I’ll probably spend my week on Bitcoin sometime after the new year. It will take a little time to acquire the Bitcoin. I’ve setup a wallet, the software where one “holds” his bitcoins, but I am still researching the various exchanges where one can purchase Bitcoin. This is an important and complicated first step and if anyone has any recommendations in this regard please leave them in the comments.


I’m a Bitcoin novice. I’m not a hacker nor am I an economist with an expertise in monetary policy. I’m hoping to learn more about the technology and economics behind Bitcoin and communicate that via these posts, but I won’t be teaching anyone how to mine Bitcoin.


It’s worth pointing out up front that this is by no means a perfect experiment, nor will I truly be living only on Bitcoin: My rent will already be paid for (I’m fairly certain my very old-school, Italian landlord would smack me upside my head if I suggested paying him in cryptocurrency), as will basic utilities like heat and electricity (although I’d be interested to learn if there were ways to pay these via Bitcoin). Perhaps most importantly, my smartphone, laptop and internet connection are all already paid for. Obviously these are the most essential items to living a Bitcoin lifestyle – so somewhat ironically, it would be very difficult to ascertain Bitcoin without fiat money.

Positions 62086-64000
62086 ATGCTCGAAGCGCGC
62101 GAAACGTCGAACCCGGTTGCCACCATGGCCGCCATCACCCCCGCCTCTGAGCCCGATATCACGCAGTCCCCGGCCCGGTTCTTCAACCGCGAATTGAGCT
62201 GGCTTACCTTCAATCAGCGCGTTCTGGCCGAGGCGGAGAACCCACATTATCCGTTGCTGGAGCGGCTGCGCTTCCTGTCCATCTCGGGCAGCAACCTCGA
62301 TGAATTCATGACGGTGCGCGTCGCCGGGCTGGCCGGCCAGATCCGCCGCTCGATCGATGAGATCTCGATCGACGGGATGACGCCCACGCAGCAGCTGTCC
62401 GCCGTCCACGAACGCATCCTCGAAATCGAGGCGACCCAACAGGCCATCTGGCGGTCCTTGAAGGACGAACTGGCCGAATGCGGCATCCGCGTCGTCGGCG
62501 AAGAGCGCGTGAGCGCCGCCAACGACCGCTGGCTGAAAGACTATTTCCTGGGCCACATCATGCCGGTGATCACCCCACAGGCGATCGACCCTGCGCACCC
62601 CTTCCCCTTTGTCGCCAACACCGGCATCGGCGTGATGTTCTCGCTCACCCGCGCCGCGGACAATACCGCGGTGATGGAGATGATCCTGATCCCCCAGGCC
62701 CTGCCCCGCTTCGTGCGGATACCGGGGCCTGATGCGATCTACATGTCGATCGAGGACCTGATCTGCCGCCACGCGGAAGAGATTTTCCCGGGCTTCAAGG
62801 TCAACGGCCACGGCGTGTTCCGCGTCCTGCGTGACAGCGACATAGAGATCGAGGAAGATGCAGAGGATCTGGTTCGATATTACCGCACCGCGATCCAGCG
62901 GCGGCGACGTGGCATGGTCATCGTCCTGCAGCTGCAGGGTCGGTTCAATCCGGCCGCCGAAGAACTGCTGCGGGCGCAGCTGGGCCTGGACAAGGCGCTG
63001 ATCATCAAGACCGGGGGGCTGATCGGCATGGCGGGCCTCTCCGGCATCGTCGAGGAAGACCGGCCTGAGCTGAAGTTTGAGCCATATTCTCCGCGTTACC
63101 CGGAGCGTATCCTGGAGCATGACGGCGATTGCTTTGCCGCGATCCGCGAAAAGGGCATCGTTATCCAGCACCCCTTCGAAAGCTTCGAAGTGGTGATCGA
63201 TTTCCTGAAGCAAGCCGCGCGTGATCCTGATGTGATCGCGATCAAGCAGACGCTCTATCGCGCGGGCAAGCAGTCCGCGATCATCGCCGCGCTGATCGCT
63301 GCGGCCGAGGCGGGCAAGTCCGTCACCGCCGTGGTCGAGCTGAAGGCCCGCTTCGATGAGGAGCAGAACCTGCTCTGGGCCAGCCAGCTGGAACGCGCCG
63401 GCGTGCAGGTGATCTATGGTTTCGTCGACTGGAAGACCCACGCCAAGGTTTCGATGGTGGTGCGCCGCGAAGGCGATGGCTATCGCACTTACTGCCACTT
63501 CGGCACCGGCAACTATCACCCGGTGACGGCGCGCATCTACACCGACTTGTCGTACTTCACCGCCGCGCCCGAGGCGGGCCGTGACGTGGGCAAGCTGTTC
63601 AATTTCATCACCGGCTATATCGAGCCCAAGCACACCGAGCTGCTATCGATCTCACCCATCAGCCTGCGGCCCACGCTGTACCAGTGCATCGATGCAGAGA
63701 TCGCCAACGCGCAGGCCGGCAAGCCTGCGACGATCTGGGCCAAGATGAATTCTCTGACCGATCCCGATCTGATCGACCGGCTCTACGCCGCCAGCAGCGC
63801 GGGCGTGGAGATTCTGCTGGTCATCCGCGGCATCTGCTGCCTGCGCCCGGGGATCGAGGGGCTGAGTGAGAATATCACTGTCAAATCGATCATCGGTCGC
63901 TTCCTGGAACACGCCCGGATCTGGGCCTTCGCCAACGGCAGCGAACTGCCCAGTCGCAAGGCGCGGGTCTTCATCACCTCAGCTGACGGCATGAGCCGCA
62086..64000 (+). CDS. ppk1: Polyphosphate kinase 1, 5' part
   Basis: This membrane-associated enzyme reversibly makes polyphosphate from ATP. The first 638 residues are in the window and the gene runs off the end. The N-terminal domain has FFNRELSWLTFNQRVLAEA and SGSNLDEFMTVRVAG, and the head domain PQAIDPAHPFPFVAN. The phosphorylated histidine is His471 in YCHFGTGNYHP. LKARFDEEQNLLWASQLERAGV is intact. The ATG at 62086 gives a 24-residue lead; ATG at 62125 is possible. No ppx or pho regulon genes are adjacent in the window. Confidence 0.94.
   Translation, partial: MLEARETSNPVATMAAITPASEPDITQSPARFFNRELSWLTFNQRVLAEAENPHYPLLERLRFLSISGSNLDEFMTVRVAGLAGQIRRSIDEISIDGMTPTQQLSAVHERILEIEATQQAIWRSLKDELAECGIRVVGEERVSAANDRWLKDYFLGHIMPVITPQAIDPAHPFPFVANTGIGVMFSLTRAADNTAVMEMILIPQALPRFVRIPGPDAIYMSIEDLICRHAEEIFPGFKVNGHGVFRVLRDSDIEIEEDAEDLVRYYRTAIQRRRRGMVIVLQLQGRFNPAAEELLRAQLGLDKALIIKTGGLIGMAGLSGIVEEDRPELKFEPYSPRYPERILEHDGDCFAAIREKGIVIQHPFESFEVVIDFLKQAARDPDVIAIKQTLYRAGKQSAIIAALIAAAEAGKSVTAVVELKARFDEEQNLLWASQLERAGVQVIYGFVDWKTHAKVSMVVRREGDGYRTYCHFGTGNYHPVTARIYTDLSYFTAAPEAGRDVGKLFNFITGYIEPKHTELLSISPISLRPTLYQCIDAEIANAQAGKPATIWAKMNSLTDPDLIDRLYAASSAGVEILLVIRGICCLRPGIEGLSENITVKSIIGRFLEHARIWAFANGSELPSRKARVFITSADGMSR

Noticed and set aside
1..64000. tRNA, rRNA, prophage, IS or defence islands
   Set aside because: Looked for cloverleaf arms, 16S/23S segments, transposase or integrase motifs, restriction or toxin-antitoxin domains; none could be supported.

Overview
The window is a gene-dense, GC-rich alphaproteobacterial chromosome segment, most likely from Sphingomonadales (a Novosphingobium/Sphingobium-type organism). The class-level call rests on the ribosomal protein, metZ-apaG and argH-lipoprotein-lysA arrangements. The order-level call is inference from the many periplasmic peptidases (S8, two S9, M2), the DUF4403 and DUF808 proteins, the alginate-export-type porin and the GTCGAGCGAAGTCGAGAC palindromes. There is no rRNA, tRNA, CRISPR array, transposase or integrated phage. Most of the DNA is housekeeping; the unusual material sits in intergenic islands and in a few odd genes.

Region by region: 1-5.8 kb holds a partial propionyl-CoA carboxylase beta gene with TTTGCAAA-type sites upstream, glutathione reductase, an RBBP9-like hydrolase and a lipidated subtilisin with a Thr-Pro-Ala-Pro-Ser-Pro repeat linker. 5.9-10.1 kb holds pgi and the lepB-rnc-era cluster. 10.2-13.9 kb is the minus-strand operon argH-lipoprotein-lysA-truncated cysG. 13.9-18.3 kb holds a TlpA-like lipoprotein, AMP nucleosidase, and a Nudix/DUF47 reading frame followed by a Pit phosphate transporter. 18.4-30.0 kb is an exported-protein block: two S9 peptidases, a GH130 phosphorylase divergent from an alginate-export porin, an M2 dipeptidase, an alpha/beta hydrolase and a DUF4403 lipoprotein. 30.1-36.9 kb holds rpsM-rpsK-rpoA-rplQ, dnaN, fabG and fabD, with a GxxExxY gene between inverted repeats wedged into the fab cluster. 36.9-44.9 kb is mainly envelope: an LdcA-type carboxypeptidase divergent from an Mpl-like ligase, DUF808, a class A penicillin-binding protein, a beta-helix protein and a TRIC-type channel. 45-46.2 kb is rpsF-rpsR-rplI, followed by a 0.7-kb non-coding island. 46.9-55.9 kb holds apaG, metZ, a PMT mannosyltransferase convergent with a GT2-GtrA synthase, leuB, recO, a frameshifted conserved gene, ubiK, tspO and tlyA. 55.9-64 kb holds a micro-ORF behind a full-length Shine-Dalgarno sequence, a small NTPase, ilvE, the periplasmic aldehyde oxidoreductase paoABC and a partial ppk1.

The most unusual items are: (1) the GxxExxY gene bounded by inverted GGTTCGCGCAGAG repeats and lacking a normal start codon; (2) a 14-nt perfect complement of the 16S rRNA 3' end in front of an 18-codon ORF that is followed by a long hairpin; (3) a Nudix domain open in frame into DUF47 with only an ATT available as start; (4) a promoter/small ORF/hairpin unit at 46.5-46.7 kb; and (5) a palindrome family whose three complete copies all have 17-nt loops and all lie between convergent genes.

I want this to be an interactive experience. I’m certainly not the first person to attempt living on Bitcoin. Kashmir Hill had an excellent series in Forbes earlier this year where she did exactly the same thing. In fact, living on Bitcoin will be easier for me as I work from home and don’t have to worry about the mundane challenge of commuting. So I want to use this opportunity to really evaluate Bitcoin’s usefulness beyond mere practicalities. I want to discover the breadth of items a person can buy and tasks a person can accomplish with Bitcoin, and I want our readership to help suggest those tasks. Can I see a movie with Bitcoin? Get a beer? If you know the answers to these, share them. If you have other questions, share them. We’ll do this together.

Progressive Fall Film Preview – 2013

By: Zach Tomanelli Thursday October 17, 2013 10:28 am

The weather is getting colder (at least here in the Northeast), and that usually means more interesting and challenging fare is moving into the cineplex. Here’s a look at some of the films being released this fall that might most intrigue progressives (trailers in the playlist below):


Inequality For All (In theaters now)

While this is hardly the first documentary to address the issue of growing inequality in the U.S, reviews indicate it is one of the best to do so.